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Scand J Rheumatol. 2002;31(6):355-61.

CD14 and TNfa promoter polymorphisms in patients with acute arthritis. Special reference to development of chronic spondyloarthropathy.

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Department of Medicine, Division of Infectious Diseases, Helsinki University Central Hospital, Haartman Institute, University of Helsinki, Finland.



To examine CD14 and TNFalpha gene polymorphisms in early arthritis in relation to clinical outcome.


We studied 141 Caucasians who had had early arthritis 10 to 38 years earlier. We analysed CD14 (-159) and TNFalpha (-238, -308, -376) polymorphisms using a novel cycle minisequencing method. DNA pools from 370 Caucasian blood donors served as controls.


CD14 (-159)C-->T allele frequencies were comparable among patients and controls (39% vs 40%). Fifty men and 42 women had recovered while 24 men and six women had chronic spondyloarthropathy (SpA). Mutant T allele frequency was higher in the chronic SpA group than in the recovered group in women (75% vs 32%, relative risk 1.3, 95% confidence limit 1.1 to 1.6, P = 0.011), but not in men (38% vs 44%). All female patients with chronic SpA had CD14 (-159)T allele and none had a possibly protective TNFalpha (-308)G-->A allele.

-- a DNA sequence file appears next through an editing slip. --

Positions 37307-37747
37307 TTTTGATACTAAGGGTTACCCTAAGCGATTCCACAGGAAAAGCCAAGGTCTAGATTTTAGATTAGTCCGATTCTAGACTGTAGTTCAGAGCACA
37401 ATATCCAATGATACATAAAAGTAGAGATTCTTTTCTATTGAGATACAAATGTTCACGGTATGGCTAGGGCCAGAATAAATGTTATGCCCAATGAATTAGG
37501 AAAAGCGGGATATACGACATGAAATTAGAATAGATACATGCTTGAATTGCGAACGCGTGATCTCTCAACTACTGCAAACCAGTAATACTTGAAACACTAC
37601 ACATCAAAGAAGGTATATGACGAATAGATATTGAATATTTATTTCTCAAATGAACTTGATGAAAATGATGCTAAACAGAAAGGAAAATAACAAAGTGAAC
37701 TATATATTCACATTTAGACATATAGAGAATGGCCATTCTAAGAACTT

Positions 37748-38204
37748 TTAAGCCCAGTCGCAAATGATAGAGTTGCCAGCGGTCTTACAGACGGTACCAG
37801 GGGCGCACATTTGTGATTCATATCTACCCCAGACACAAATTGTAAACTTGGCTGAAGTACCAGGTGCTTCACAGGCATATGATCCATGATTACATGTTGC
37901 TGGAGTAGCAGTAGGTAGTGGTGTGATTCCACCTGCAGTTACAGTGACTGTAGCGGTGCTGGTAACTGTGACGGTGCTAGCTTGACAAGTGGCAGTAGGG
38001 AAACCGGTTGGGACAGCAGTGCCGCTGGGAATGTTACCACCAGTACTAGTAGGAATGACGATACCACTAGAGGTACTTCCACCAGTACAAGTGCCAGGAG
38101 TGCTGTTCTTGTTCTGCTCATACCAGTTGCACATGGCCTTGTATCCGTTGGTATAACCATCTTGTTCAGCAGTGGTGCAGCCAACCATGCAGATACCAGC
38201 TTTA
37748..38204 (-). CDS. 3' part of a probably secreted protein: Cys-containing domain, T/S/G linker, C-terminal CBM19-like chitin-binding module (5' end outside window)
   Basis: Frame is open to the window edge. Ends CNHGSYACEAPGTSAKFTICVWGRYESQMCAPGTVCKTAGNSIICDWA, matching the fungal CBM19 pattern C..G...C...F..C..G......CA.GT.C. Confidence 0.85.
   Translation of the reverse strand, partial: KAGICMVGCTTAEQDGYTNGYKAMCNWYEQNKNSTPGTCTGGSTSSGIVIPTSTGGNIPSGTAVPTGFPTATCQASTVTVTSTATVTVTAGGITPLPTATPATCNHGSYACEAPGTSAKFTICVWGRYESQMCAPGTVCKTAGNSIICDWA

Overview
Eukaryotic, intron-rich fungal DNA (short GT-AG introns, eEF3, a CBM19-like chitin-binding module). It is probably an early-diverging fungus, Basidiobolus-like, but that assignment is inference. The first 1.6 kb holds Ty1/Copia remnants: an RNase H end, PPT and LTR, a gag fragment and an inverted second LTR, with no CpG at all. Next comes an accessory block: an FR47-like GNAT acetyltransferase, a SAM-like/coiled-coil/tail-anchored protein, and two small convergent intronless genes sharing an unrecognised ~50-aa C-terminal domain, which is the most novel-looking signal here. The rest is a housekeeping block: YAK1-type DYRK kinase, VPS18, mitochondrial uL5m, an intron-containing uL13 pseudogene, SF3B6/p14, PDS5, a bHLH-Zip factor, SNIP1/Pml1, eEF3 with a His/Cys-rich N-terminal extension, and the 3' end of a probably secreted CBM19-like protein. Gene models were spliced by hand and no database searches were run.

Possession of CD14 (-159)T allele does not increase risk of ReA but may increase susceptibility of female patients to development of chronic SpA.

[Indexed for MEDLINE]

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